The Bartow-Pell Mansion Museum, the last remaining 19th-century estate in the Bronx’s Pelham Bay Park, is a cultural and educational institution that serves the broader New York City community. The Bartow-Pell Conservancy works to preserve and maintain the historic Greek Revival mansion and carriage house, as well as the museum’s collection, its gardens, and the surrounding landscape, and to interpret the site’s history with innovative and dynamic educational and public programming for students, adults, and families.
To become one of the most beloved and visited historic sites in the New York metropolitan area.
It is with gratitude and humility that we acknowledge that we are gathered on the ancestral homeland of the Siwanoy-Lenape, who are the Indigenous peoples of this site once known as Lenapehoking.
We recognize their long history and enduring connections to this land. For thousands of years, the Siwanoy-Lenape lived on this site. The treaty signed by Sachems Shawanarockqúot, Poquorum, Anhõõke, Wawhãmkus, Mehumõw and Englishman Thomas Pell in 1654, ensured an unbroken connection to the land.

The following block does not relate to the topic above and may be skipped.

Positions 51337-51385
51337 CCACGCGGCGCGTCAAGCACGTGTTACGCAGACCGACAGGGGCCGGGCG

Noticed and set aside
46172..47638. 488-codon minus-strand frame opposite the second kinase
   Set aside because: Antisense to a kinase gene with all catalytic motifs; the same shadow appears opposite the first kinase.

By paying respect to the Siwanoy-Lenape ancestors, elders, and future generations, Bartow-Pell Mansion Museum reaffirms, honors, and acknowledges their ongoing contributions and connection to this land. The museum welcomes the Ramapough-Munsee Lenape Chief, Dwaine Perry, and their Bartow descendants, and we remain committed to educating the public about the significance and the contributions of the Lenape people.
Cheryl Hepburn Greenhalgh
President, Bartow-Pell Board of Directors
Executive Director, Bartow-Pell Mansion Museum
Museum Educator, Bartow-Pell Mansion Museum
Maqua/Chief, Ramapough-Munsee Lenape
C. Oleana Graham
Keeper of Cultural Lifeways, Tsalagi-Algonquian